Responding to German criticism that he had not done his best to support Ukraine, the Chancellor said the German military was focused on delivering and deploying war equipment easily and quickly. “Military equipment must be transported easily and quickly without the use of long training, extra logistics and soldiers from our own countries.” The quickest way to do this is to use the remaining weapons from the former Soviet army, which are well known to Ukrainians, Sholes explained, pointing out that such weapons are mainly NATO members in Eastern Europe.
As a NATO member, he stressed that they not only help Ukraine outside the alliance, but also rush to support other NATO members on the border with Russia as allies. He stressed that special attention would be paid to the Baltic states, where Foreign Minister Annalena Barbach recently visited, and announced on Friday that Germany would make a significant contribution if NATO decides to increase its military presence in the Baltic.
NATO’s goal is to maintain readiness for ammunition and munitions for at least 12 days in the event of an attack, recalling the overall strategy of the Scholes Alliance, “every effort will be made not to forget this commitment.”
“I do not think it is appropriate for Germany or NATO to go to war,” Scholes added.
Neither he nor the German Social Democratic Party (SPD) was a pacifist, but it was a pro-peace party, considering the last World War II in Germany, when Berlin announced that it would supply arms to Ukraine.
Olaf Scholz has rejected criticism that his party’s stance on Russia is too favorable. He noted that the SPD is a full supporter of the Atlantic Alliance and Western cooperation. He said the policies of the German Social Democratic Party had allowed the fall of the Iron Curtain, the democratization of many Eastern and Central European countries, and the integration into the European Union. He compared his current efforts to help the Ukrainians with the sentiment described by then-President Helmut Schmidt about “suppressing democratic movements by tanks in Czechoslovakia, Hungary and East Germany”.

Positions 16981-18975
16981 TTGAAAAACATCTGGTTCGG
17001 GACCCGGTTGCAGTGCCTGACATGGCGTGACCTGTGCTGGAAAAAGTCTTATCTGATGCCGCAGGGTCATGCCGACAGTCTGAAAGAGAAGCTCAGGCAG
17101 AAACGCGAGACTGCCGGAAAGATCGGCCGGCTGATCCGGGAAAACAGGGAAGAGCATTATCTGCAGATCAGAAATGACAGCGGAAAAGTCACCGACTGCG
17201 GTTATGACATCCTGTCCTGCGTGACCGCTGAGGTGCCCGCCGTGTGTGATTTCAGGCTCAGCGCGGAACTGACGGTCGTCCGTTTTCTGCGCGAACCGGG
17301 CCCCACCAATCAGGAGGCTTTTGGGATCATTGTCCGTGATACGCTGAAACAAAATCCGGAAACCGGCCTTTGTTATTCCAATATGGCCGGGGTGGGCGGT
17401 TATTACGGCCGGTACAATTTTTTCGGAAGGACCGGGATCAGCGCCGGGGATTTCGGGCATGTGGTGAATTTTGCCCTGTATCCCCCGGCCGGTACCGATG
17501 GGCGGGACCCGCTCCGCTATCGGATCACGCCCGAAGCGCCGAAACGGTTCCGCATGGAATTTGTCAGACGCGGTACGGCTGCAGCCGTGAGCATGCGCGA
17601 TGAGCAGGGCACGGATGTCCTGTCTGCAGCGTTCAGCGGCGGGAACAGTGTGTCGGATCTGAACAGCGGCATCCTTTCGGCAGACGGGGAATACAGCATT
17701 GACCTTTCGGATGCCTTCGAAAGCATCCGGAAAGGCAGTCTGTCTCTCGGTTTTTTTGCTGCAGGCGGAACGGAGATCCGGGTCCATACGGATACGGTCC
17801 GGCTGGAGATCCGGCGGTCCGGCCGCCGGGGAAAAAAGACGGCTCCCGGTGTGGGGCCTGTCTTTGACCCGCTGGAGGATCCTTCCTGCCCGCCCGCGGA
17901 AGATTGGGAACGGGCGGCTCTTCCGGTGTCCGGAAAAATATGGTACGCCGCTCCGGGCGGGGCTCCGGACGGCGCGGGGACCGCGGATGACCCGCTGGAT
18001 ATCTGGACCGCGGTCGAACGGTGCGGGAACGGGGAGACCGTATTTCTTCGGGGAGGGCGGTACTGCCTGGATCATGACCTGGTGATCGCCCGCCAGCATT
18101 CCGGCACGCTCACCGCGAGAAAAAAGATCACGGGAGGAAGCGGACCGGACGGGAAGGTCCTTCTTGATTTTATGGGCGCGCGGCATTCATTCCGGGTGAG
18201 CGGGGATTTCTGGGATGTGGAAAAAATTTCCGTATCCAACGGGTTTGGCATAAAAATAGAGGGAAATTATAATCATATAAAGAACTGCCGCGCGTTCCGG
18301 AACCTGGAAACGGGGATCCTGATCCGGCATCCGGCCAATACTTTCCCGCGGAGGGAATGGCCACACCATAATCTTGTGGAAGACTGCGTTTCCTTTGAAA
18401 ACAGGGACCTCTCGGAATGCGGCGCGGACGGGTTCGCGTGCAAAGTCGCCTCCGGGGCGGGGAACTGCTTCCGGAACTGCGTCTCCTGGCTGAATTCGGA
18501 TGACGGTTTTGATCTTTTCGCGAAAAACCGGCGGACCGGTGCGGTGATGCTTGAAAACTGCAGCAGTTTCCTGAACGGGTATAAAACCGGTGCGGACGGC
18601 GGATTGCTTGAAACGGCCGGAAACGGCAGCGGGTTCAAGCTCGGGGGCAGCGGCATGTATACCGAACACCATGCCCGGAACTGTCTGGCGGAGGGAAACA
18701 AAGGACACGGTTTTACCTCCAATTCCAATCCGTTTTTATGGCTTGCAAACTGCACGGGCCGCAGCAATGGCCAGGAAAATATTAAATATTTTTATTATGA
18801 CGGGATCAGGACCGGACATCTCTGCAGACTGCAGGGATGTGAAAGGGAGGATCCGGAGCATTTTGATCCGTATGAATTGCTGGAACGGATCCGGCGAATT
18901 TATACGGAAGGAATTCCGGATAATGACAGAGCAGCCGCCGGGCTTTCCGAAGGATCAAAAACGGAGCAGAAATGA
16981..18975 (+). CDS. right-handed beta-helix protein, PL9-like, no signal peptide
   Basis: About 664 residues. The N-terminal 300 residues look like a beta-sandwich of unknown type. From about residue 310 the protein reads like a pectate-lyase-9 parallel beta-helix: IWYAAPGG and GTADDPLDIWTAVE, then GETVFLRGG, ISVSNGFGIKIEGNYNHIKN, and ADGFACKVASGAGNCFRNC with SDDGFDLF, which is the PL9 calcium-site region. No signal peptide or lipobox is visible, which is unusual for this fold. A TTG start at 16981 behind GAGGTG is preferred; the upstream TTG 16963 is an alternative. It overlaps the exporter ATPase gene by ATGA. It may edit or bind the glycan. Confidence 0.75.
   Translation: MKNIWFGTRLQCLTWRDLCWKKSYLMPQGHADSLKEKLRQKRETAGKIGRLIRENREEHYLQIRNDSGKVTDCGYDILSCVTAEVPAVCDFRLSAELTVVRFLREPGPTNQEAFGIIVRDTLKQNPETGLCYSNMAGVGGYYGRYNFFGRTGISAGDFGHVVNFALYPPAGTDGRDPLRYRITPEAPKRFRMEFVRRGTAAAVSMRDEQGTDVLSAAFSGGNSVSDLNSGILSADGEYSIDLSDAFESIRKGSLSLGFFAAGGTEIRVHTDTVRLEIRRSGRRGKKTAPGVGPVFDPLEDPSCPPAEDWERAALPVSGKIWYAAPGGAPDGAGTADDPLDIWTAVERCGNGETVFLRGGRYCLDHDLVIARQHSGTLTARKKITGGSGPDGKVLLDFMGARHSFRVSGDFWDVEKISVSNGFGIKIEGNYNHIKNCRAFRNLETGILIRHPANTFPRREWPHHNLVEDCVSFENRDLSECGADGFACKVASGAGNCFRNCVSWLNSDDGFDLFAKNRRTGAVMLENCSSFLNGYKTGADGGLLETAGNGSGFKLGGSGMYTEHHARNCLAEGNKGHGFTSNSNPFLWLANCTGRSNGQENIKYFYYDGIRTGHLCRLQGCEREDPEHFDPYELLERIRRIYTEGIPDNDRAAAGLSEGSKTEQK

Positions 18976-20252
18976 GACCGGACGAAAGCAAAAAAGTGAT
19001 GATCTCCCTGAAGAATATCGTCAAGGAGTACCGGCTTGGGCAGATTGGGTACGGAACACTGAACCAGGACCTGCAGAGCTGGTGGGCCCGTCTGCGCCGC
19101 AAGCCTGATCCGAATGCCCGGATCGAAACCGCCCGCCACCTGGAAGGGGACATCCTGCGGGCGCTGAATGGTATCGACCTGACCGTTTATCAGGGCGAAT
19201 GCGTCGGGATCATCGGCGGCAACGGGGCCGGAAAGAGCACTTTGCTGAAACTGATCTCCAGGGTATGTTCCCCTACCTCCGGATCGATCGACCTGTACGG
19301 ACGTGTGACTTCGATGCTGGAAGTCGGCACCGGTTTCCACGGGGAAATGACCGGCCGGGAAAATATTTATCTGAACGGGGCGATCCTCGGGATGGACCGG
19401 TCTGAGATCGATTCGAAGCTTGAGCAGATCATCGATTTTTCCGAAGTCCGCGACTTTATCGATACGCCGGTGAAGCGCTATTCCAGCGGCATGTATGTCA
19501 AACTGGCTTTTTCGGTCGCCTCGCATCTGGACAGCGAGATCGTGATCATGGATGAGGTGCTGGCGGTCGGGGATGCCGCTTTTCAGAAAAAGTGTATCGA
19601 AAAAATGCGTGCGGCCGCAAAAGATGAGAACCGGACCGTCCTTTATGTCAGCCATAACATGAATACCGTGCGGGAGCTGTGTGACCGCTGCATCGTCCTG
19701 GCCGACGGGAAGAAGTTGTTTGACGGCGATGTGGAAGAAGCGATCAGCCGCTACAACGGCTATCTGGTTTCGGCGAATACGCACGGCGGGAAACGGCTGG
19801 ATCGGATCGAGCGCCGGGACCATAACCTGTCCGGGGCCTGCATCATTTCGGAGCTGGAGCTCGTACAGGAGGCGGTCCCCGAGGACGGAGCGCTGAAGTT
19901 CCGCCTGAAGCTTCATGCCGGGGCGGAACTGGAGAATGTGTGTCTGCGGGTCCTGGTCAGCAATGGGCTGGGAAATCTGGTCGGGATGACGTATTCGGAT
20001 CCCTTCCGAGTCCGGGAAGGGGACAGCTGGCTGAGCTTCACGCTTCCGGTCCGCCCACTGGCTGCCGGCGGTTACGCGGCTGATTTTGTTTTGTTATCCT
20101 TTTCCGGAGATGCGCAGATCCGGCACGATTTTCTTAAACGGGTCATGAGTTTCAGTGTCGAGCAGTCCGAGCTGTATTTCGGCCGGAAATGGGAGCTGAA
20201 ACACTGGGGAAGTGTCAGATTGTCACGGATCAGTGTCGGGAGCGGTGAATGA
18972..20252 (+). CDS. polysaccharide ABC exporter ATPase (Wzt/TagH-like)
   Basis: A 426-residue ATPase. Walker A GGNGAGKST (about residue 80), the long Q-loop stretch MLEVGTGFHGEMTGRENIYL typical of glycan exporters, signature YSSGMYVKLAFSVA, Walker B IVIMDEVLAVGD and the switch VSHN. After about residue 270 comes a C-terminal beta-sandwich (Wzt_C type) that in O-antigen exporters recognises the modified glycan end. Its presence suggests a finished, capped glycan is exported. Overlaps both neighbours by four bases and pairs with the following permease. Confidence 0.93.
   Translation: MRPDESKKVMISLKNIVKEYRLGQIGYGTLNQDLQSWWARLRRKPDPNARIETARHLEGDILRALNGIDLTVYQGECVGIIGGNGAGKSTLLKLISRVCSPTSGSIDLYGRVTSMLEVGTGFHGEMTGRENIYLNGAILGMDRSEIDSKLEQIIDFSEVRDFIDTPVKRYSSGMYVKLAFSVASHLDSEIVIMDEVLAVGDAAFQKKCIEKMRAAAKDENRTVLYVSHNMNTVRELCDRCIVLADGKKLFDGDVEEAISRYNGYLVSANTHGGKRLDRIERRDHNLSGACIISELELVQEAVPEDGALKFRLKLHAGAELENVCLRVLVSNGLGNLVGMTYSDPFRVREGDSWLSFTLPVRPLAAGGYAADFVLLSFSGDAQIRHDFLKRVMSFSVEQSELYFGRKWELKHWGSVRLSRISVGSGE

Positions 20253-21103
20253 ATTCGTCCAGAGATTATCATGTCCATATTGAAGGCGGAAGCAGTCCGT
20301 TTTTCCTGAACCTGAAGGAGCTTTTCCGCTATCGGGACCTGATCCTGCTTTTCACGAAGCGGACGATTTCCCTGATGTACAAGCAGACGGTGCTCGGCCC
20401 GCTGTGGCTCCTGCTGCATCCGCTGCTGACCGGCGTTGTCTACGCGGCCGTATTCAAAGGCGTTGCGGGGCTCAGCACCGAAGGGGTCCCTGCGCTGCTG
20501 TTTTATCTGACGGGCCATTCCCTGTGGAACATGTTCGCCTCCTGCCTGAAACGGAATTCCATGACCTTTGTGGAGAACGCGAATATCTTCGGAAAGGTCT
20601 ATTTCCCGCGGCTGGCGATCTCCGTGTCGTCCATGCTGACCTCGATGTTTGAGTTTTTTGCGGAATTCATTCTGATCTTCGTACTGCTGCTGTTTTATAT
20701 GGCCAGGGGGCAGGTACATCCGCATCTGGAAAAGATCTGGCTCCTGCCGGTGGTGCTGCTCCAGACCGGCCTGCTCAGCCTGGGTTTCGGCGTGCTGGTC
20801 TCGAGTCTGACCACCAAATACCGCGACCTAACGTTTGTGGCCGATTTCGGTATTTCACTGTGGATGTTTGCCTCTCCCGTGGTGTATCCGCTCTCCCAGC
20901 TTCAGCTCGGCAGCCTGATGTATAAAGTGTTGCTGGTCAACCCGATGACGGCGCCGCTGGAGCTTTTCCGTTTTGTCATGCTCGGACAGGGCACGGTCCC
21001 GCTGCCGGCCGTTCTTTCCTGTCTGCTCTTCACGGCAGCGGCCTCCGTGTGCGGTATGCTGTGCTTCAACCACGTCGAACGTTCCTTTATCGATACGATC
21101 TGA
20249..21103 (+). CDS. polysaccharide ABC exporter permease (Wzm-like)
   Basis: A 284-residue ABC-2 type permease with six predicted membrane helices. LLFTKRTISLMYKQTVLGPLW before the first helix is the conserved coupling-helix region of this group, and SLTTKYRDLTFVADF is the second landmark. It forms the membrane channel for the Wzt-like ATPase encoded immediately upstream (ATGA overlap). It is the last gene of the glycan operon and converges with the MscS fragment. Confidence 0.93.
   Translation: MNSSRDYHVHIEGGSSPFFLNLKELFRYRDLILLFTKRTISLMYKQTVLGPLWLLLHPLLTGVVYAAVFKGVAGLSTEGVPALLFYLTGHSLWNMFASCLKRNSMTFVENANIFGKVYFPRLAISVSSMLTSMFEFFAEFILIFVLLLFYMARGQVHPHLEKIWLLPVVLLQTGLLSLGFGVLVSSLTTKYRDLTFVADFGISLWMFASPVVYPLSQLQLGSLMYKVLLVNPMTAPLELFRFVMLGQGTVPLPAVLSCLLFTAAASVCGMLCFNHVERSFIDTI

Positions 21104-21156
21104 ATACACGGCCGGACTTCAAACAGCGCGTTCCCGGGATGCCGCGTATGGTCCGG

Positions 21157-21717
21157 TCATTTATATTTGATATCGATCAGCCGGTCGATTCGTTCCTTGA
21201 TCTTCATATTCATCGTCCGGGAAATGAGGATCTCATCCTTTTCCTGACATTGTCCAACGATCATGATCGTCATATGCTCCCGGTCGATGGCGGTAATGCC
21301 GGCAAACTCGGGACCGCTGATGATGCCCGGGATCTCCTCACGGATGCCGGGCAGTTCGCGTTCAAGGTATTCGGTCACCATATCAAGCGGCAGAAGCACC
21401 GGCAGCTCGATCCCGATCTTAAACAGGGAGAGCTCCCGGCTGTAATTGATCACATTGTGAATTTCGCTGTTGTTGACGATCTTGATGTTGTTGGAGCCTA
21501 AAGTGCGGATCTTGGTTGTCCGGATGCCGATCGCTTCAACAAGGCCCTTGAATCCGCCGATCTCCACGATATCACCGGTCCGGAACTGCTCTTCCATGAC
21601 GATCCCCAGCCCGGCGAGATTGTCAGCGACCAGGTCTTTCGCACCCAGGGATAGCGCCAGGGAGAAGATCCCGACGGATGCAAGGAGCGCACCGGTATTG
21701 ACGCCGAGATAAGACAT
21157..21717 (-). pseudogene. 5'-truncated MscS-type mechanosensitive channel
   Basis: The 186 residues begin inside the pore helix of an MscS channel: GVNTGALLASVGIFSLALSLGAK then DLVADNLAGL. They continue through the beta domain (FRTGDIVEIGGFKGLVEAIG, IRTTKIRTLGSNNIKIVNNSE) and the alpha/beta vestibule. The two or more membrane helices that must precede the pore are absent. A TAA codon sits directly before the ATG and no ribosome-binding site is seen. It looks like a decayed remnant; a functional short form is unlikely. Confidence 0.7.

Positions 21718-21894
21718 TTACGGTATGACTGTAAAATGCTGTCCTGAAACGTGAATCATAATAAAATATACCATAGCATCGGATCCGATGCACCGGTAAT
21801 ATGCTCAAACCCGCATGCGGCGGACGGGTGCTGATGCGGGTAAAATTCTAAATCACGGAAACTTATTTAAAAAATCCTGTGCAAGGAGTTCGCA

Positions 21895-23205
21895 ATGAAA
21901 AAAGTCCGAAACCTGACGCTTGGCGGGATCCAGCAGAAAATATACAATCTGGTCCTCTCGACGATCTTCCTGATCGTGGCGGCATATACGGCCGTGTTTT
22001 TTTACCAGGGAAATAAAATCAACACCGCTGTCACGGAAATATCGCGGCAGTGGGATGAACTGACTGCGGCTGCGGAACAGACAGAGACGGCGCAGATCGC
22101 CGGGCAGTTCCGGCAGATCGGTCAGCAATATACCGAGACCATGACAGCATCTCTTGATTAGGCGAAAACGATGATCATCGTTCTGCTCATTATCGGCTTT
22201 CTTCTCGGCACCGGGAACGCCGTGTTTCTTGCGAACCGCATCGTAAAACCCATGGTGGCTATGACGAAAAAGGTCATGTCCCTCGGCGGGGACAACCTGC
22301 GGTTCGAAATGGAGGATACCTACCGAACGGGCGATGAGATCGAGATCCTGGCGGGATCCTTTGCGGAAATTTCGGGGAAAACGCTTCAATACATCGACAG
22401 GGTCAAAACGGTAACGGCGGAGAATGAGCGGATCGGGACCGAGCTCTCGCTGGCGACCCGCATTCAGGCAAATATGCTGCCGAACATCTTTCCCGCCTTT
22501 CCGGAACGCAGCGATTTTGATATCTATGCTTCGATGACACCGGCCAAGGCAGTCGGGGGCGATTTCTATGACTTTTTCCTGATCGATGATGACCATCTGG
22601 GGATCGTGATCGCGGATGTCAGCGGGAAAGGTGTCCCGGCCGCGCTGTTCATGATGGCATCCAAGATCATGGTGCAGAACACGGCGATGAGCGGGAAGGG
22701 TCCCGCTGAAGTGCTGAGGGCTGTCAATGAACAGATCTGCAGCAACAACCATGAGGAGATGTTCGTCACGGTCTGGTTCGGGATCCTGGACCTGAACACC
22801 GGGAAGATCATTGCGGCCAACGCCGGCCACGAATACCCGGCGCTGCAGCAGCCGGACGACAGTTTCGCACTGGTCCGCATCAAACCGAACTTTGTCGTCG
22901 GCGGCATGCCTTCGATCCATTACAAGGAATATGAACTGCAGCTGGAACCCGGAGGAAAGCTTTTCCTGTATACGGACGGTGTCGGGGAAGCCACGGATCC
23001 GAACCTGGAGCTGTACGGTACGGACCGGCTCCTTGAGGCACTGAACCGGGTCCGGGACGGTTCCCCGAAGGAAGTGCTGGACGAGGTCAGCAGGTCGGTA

Regarding heavy weapons, Scholes said, “Germany has a responsibility to maintain peace and security in Europe.” Despite his critics’ fear of sending heavy weapons, he has taken the position that this is “not fear, but political responsibility.”
According to a survey conducted by Der Spiegel on April 20 and 21, 47% of Germans believe that Germany should be provided with heavy weapons (such as warplanes), while 45% of respondents do not.
Germany did not impose a ban on Russian gas, Scholes explained, by avoiding the economic crisis. He emphasized that the letter was not a signal of a formal antitrust inquiry into Russia, but rather a signal of a formal antitrust inquiry into the allegations.
When asked what your main objective is in the war in Ukraine, the Chancellor said that in the future Ukraine needs a ceasefire, withdrawal of Russian troops and a peace deal to defend itself. “We will take up arms to guarantee the security of Ukraine. (…) We will not allow the kind of peace that Putin dreamed of in Ukraine,” he said.
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